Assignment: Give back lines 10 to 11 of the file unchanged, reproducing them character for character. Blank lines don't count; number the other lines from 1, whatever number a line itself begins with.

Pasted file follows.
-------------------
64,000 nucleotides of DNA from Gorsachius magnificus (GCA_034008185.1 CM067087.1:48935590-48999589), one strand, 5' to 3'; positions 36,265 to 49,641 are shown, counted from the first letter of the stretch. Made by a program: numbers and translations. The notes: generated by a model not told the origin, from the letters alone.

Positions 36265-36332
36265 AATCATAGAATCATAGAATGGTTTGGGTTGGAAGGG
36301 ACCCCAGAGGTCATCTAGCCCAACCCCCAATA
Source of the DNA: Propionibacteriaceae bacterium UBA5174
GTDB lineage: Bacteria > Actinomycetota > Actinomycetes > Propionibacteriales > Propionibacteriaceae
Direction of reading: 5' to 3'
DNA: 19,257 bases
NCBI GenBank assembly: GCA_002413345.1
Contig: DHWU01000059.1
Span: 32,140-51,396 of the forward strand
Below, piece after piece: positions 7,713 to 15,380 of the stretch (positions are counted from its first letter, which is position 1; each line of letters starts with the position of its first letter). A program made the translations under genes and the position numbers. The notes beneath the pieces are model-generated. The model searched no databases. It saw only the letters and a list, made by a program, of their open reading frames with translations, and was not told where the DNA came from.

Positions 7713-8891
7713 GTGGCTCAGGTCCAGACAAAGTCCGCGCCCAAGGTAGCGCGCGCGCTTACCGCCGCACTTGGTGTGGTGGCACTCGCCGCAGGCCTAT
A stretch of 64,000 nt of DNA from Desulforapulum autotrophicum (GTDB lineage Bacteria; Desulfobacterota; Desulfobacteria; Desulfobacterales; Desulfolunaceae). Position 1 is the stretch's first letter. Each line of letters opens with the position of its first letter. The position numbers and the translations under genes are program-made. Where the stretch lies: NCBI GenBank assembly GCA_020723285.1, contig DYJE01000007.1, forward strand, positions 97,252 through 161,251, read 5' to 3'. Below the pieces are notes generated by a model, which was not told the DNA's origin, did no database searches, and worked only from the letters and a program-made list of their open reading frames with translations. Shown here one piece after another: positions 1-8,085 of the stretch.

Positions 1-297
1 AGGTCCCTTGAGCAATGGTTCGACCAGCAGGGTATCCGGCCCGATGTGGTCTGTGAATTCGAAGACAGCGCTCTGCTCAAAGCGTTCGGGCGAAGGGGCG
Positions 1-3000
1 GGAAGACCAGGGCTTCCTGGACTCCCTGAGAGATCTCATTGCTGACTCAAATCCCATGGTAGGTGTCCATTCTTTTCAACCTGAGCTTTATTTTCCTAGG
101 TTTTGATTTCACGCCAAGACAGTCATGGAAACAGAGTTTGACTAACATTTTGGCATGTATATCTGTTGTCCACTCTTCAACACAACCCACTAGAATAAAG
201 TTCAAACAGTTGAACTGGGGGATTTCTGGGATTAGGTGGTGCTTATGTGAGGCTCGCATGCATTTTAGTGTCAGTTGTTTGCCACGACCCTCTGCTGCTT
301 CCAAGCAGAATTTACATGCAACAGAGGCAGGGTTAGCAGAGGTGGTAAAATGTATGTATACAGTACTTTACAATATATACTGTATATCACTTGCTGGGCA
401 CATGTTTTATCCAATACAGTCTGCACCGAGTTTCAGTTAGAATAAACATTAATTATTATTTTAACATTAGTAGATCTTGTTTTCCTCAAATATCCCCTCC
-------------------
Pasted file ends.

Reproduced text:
Contig: DHWU01000059.1
Span: 32,140-51,396 of the forward strand